A tale of two eggs
Fake food vs. real food
True story: When our oldest was a toddler, we started buying eggs from a local farm instead of the grocery store. This child devoured eggs. He liked them scrambled, fried, poached, and especially when we cooked them “in-a-hole.” One time, out of convenience, we bought a carton of supermarket eggs instead of the usual farm- egg variety. The kid took one bite of breakfast and said:
“What’s wrong with these eggs? They don’t taste like anything.”
Though they look very much alike, all eggs are not created equal. There is something seriously wrong with our food system when even the youngest of eaters can taste the difference.
The Conventional Egg
Typical supermarket eggs come from mass-produced chickens that are caged indoors for most of their lives. These birds eat corn- and soy-based feed that likely contains glyphosate residue. They are given antibiotics routinely to prevent illness. The eggs they lay have pale-yellow yolks with a mild, unremarkable flavor. Even when labeled all-natural, cage-free, free-range, or other vague and undefined terms, this food is the product of an industrial agriculture operation. When analyzed for nutritional contents, commercial eggs have a different fatty acid profile (higher in omega-6s relative to omega-3s) and lower levels of vitamins A, E, and D.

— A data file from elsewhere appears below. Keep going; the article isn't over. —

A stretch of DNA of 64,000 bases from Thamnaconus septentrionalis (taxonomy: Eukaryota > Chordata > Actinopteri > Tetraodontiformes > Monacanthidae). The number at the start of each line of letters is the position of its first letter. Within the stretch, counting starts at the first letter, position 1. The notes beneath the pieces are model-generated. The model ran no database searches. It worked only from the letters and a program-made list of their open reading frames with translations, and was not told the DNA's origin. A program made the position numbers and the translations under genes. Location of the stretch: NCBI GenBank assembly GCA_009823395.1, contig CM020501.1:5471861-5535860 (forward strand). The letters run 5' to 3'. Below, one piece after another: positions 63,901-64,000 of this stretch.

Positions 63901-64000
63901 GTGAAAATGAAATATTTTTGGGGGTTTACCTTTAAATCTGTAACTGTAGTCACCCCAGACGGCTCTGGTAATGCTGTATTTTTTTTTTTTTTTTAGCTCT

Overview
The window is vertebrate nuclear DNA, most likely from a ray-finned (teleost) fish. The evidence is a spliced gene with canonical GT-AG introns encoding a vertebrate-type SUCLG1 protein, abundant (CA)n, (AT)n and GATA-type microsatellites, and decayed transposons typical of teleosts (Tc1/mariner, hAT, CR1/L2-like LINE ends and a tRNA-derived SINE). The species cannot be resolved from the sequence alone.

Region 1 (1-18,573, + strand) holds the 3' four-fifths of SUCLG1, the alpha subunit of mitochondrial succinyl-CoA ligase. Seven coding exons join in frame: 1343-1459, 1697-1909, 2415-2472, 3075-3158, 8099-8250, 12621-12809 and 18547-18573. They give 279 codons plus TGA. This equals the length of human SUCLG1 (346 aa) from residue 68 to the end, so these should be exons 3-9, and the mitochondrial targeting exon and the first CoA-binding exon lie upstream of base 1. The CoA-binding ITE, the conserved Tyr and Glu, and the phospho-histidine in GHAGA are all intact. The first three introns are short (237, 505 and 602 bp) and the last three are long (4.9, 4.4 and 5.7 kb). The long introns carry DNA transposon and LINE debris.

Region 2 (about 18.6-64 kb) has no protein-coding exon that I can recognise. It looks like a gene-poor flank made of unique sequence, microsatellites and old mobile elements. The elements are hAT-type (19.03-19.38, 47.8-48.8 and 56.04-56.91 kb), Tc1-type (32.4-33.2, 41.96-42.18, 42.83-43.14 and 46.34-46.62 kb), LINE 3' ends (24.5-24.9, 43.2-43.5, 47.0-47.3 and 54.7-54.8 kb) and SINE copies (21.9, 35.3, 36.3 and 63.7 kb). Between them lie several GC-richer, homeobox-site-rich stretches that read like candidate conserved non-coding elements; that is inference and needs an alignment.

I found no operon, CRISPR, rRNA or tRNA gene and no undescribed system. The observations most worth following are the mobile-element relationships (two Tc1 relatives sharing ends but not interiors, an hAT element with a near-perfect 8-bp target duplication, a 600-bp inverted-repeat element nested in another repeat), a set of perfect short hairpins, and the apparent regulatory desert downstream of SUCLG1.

The Pastured Egg
When chickens are raised outside and rotated onto sections of fresh pasture, they eat a biologically appropriate diet of bugs, worms, seeds, and grass, with supplemental feed and add-ins like oyster shells provided as needed. This method helps the birds to stay healthy and produce eggs with deep orange yolks that have a richer taste and contain high levels of essential nutrients. When you eat pastured eggs, you’ll get more omega-3s as well as more of the fat-soluble vitamins A, E, and D - while being less likely to ingest antibiotics or herbicide residue. As an added benefit, chickens raised this way help to restore and fertilize pasture for the cattle, pigs, goats, or sheep that will graze there next.
Eggs like these are found not in national grocery store chains, but at farm stands, farmers markets, food co-ops, in CSA (community-supported agriculture) boxes, or from your neighbor’s backyard. Lately, a lot of new egg brands are appearing on grocery store shelves, and it’s important to understand that the term “pastured” is not officially defined or regulated. Ideally, you want to find out who is raising the hens and what practices they are following, or else you may be paying a premium for no added health benefits.
Is It Real or Fake?
Although any egg is better than no eggs, this comparison of two vastly different foods is a microcosm of what we believe is all-wrong with industrial agriculture. One food is the real thing, while the other is an impostor that looks the same but delivers a fraction of the nutrition. By switching how we source this one staple, maybe this health-minded community can lead a movement back to traditional and authentic food.
Where do you find high-quality eggs? Tell us in the comments here or send a message in the Senza app!